Strategic Plan III
The success of our academic and student development programs has always rested heavily upon the quality of our facilities. Over the last decade, significant forces have raised the bar for facilities even higher. Academically, pedagogical innovation has created a demand for classrooms and laboratories that support more flexible and interactive teaching. In student life, a more diverse and active student body requires more multifaceted spaces for activities and residential halls designed more intentionally to meet learning goals. In regard to athletics, more and better facilities are needed to support expanded intercollegiate and intramural sports, a wider range of recreational pursuits and heightened concern for fitness and wellness. Across the board, facilities are now measured by their responsiveness to demands of sustainability including the Presidents’ Climate Commitment and their ability to adapt to new technologies.
Simultaneously, an unsettled economy has created additional, conflicting demands in the facilities arena. On one hand, there is heightened need for cost saving and efficiency. On the other, there is a growing, powerful “consumerist” expectation among the public of more amenities in all areas. Many incoming students arrive from secondary schools that have invested significantly in student space. So, too, have Dickinson’s peers, placing us at a distinct competitive disadvantage. Without doubt, the look and feel of the campus plays a key role in the decision process of prospective students and their families. In sum, our facilities provide first impressions to prospects, meaningful experiences for current students and lasting impressions for alums.
Dickinson has in recent years demonstrated a striking ability to respond to these multiple challenges with facilities projects that are as successful programmatically as they are visually. In the sciences, for example, Tome Hall supports the most advanced interactive pedagogies, to which Stuart and James Halls add a strong commitment to interdisciplinary endeavor. In regard to sustainability, three of our projects – the “Treehouse,” the new Rector halls and renovated Althouse—have received LEED “gold” classification. Overall, the Campus Master Plan outlines a broad vision for the future development of the college’s buildings and landscape. And we have continued to refine that vision through a special Quality of Student Life (QSL) facility study.
An examination of the Master Plan demonstrates, however, that we have major challenges in providing facility support appropriate to a high-performing college in the 21st century. In the planning process we identified important campus projects that have not yet been completed, or even started, to meet pressing needs. These include the construction of a third wing of the Rector Science Complex, initiation of a major effort to enhance facilities in the arts, the completion of the Biddle Field project and a new “varsity” athletic complex, a complete renovation and expansion of the Holland Union Building and both the renovation of most residence halls and construction of a new residence complex to reach student development program goals. Add to this list the imperatives of reducing operating costs and enhancing sustainability through projects that help us meet the President’s Climate Commitment.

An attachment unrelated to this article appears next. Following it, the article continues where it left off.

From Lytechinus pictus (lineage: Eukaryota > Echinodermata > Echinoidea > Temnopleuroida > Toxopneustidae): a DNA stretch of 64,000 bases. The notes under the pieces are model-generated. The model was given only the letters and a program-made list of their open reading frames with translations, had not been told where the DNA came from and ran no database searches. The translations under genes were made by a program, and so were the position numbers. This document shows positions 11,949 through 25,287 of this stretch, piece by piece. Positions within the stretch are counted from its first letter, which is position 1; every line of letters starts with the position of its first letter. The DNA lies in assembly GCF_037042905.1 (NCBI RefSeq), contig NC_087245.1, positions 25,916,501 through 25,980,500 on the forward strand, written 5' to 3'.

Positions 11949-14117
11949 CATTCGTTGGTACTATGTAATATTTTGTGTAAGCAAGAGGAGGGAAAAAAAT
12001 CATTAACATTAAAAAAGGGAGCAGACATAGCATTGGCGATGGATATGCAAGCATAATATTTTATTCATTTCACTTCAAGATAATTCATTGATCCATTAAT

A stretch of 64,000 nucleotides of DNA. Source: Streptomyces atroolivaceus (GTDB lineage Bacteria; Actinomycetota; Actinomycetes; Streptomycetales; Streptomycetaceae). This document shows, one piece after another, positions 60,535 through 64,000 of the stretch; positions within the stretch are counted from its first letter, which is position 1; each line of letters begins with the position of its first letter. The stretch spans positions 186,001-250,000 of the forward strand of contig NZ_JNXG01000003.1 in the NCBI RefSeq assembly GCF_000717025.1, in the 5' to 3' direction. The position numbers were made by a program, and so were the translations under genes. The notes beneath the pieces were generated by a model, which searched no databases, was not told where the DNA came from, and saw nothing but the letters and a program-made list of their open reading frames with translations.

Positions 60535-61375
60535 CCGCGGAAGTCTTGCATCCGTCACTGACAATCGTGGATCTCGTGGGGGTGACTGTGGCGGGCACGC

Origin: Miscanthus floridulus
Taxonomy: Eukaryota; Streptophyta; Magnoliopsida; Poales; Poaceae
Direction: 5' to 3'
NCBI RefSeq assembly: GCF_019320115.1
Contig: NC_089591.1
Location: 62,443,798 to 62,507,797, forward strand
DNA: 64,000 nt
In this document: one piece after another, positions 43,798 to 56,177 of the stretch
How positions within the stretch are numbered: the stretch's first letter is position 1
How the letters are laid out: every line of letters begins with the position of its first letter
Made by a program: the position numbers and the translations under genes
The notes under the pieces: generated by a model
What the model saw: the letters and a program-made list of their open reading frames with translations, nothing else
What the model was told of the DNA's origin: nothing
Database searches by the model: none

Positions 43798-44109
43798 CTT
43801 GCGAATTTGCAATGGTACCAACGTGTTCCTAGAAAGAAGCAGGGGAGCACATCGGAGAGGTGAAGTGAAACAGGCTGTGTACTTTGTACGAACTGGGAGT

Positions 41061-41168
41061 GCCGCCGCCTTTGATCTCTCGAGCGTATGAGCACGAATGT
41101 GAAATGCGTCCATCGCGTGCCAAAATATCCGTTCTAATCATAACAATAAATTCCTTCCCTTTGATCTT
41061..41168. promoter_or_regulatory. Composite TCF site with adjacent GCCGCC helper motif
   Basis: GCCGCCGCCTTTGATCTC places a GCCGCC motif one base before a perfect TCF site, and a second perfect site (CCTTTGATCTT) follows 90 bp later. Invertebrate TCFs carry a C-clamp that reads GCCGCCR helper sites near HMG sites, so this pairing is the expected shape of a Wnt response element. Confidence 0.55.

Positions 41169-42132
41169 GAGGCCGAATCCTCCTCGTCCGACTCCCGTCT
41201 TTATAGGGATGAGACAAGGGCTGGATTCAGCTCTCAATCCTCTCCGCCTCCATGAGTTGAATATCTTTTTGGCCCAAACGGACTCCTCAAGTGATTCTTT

The Master Plan offers us long-term guidance in meeting these challenges, but we cannot count on undertaking any of the major projects it outlines in the near future. Although we are just ending a major, highly successful capital campaign that included important gains in science facilities, we need time to secure further funding for large projects. Nonetheless, SP III includes a significant focus on facilities for the next five years. We must redress deficiencies that interfere with our academic and residential programs, speaking to concerns such as inequity in student residential options (some flagship residences have not been fully renovated since their construction decades ago). These efforts must simultaneously be designed to transition us to the larger projects envisioned by the Master Plan. Moreover, we need to invest in projects that will make the campus and the programs we offer attractive enough to achieve our goals for student recruitment—increasing “first choice,” yield rate and retention. Facilities improvement is not a frill or an option; rather it is an essential step to ensure the financial strength of the college into future decades. First-class facilities help Dickinson make the case that all private higher education must make in today’s environment: the experience is worth the price.